Spirit Aero posts a drop in full-year earnings

Washington DC
Source:
This story is sourced from Pro
See more Pro news »

Full-year 2009 profits at Spirit AeroSystems fell 28% to $192 million even as ship set deliveries for large commercial aircraft increased compared to the year prior.

The company's full-year results were hit by charges recorded in the second quarter, unfavourable adjustments in the fourth quarter and challenges on some of its development programmes. The value of Spirit Aero's backlog fell 12% year-over-year to $28 billion at the end of 2009 as Airbus and Boeing deliveries exceeded orders.

During the fourth quarter Spirit Aero had a pre-tax, $34 million charge related to changes in contract profitability estimates largely associated with higher than forecasted costs on contract blocks completed in December 2009 and higher than expected costs on the Sikorsky CH-53K programme.

For the full year of 2009 Spirit Aero's operating income fell 25%, but revenues grew 8% to $4 billion.

Fourth quarter financial performance for Spirit Aero was more positive as profits grew 153% year-over-year to $50 million on revenue growth of 67% to $1 billion. Operating income soared 201% to $85 million.

The company attributes the increase in fourth quarter revenues to a schedule recovery from the 2008 machinists strike at Boeing.

"During the year we encountered challenges on new programmes and faced cost pressures on our core programmes as we recovered from the [International Association of Machinists and Aerospace Workers] IAM strike at Boeing early in the year and began transitioning resources between programmes late in the year," says company chief executive officer Jeff Turner. "Looking through the challenges, the core business continues to perform and we made progress on our development programmes."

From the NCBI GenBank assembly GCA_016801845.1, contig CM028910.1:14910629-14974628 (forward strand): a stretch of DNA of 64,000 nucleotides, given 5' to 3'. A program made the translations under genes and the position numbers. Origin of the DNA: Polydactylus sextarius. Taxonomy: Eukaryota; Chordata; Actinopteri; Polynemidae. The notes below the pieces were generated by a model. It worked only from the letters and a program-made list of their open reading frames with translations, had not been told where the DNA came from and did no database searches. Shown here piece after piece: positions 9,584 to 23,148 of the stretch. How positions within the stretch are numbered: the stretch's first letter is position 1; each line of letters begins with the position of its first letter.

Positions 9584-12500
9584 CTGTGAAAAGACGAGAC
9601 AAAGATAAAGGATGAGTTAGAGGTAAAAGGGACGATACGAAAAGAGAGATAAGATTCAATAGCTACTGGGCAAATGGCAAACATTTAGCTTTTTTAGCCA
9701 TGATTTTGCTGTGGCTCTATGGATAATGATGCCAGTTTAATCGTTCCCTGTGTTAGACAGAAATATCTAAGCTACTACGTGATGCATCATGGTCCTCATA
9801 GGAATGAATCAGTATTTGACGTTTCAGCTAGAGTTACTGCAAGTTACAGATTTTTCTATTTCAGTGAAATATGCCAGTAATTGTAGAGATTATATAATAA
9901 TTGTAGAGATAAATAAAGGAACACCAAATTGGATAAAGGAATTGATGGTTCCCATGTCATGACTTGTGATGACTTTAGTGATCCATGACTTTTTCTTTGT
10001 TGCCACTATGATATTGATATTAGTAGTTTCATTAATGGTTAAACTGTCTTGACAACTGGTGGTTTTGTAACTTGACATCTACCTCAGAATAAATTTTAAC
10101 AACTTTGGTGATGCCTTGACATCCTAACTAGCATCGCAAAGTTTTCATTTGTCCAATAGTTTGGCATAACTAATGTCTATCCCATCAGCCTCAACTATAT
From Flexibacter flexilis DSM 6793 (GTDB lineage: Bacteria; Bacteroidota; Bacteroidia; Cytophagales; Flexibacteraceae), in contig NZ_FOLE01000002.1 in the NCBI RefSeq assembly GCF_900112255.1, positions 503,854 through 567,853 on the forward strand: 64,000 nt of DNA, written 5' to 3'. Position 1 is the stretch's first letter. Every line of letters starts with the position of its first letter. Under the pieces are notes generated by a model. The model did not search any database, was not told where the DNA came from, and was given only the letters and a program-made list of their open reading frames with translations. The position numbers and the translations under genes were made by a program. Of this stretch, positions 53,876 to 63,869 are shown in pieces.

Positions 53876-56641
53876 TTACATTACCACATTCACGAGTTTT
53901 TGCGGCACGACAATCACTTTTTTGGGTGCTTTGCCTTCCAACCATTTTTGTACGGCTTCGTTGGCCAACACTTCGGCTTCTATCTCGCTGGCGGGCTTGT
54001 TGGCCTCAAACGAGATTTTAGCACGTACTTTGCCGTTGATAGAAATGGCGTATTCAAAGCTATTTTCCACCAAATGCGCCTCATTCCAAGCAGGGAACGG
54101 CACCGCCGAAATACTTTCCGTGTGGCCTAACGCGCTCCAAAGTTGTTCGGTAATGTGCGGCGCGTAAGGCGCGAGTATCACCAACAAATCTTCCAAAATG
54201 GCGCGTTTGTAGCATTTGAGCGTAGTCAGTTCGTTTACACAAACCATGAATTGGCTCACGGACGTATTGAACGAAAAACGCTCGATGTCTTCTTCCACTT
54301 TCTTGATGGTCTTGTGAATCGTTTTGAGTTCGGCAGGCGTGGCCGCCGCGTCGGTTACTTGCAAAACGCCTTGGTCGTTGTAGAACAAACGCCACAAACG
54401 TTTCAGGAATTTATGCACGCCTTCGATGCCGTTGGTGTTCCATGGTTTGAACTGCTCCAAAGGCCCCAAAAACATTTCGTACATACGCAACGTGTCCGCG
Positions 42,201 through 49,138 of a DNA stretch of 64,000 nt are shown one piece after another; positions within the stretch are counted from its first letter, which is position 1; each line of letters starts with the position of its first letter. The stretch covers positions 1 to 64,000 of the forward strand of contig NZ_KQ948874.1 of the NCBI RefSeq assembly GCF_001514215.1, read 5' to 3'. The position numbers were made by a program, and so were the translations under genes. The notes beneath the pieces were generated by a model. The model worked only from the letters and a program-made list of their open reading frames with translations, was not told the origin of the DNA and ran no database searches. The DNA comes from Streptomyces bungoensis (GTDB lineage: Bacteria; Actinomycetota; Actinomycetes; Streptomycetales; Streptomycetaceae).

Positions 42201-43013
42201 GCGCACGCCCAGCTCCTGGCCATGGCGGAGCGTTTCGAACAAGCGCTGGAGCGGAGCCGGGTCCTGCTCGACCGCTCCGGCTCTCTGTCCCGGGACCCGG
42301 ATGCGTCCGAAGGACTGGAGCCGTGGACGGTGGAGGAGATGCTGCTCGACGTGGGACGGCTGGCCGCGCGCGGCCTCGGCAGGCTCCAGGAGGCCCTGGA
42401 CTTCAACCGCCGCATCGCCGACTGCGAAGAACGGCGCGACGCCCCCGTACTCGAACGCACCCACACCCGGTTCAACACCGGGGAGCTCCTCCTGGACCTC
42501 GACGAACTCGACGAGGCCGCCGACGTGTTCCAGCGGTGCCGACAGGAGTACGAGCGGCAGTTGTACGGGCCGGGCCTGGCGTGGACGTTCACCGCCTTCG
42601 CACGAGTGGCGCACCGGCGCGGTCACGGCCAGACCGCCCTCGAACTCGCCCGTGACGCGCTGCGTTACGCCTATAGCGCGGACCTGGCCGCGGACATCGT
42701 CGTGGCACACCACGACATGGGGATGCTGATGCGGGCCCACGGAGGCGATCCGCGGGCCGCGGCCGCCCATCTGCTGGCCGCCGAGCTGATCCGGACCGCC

Spirit Aero is now involved in four programmes currently in flight test development: the Boeing 787, Gulfstream G250, Gulfstream G650 and the Rolls-Royce BR725.

For 2010, Spirit Aero expects revenues of $4 billion to $4.2 billion based on Boeing's delivery guidance of 460 to 465 aircraft, anticipated 787 deliveries, forecasted Airbus deliveries of 480 to 490 aircraft, foreign exchange rates consistent with 2009 levels and forecasts for non-OEM production activity and other customers.